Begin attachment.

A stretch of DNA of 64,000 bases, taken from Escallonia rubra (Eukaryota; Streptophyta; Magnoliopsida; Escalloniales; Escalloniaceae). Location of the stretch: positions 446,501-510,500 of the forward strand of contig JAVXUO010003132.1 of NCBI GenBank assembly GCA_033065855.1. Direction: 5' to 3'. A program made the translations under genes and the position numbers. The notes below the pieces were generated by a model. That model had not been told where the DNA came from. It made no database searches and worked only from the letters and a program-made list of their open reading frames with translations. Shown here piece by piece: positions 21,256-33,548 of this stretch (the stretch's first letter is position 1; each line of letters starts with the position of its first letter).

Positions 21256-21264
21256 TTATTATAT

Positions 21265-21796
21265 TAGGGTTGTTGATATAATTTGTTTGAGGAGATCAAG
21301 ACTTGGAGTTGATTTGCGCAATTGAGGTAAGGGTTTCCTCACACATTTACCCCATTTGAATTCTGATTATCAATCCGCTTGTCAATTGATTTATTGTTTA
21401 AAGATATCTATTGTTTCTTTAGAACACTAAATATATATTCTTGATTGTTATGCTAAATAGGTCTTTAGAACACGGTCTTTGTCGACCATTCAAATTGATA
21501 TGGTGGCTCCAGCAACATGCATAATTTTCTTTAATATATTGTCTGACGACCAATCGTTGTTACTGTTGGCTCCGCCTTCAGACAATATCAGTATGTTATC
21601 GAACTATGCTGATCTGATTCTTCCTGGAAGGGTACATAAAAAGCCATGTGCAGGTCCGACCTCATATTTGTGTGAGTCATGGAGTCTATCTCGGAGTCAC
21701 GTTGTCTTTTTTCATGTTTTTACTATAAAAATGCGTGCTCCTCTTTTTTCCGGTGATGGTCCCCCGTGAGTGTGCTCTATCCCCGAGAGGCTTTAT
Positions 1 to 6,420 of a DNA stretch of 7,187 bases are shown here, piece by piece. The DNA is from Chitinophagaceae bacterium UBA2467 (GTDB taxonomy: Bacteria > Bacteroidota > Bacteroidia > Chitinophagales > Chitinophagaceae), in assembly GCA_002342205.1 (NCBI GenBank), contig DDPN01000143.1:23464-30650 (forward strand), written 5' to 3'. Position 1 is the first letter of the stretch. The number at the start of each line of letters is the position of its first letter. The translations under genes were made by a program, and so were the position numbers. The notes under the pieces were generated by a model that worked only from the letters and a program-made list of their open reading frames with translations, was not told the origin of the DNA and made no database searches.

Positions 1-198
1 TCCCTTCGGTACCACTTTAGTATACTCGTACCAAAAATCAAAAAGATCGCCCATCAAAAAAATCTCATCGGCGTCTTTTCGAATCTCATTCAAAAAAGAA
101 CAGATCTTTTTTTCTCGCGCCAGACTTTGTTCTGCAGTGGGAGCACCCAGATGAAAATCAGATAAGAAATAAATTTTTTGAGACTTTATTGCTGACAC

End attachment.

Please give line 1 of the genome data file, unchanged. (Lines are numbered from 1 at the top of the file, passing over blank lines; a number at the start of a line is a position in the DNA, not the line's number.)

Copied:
A stretch of DNA of 64,000 bases, taken from Escallonia rubra (Eukaryota; Streptophyta; Magnoliopsida; Escalloniales; Escalloniaceae). Location of the stretch: positions 446,501-510,500 of the forward strand of contig JAVXUO010003132.1 of NCBI GenBank assembly GCA_033065855.1. Direction: 5' to 3'. A program made the translations under genes and the position numbers. The notes below the pieces were generated by a model. That model had not been told where the DNA came from. It made no database searches and worked only from the letters and a program-made list of their open reading frames with translations. Shown here piece by piece: positions 21,256-33,548 of this stretch (the stretch's first letter is position 1; each line of letters starts with the position of its first letter).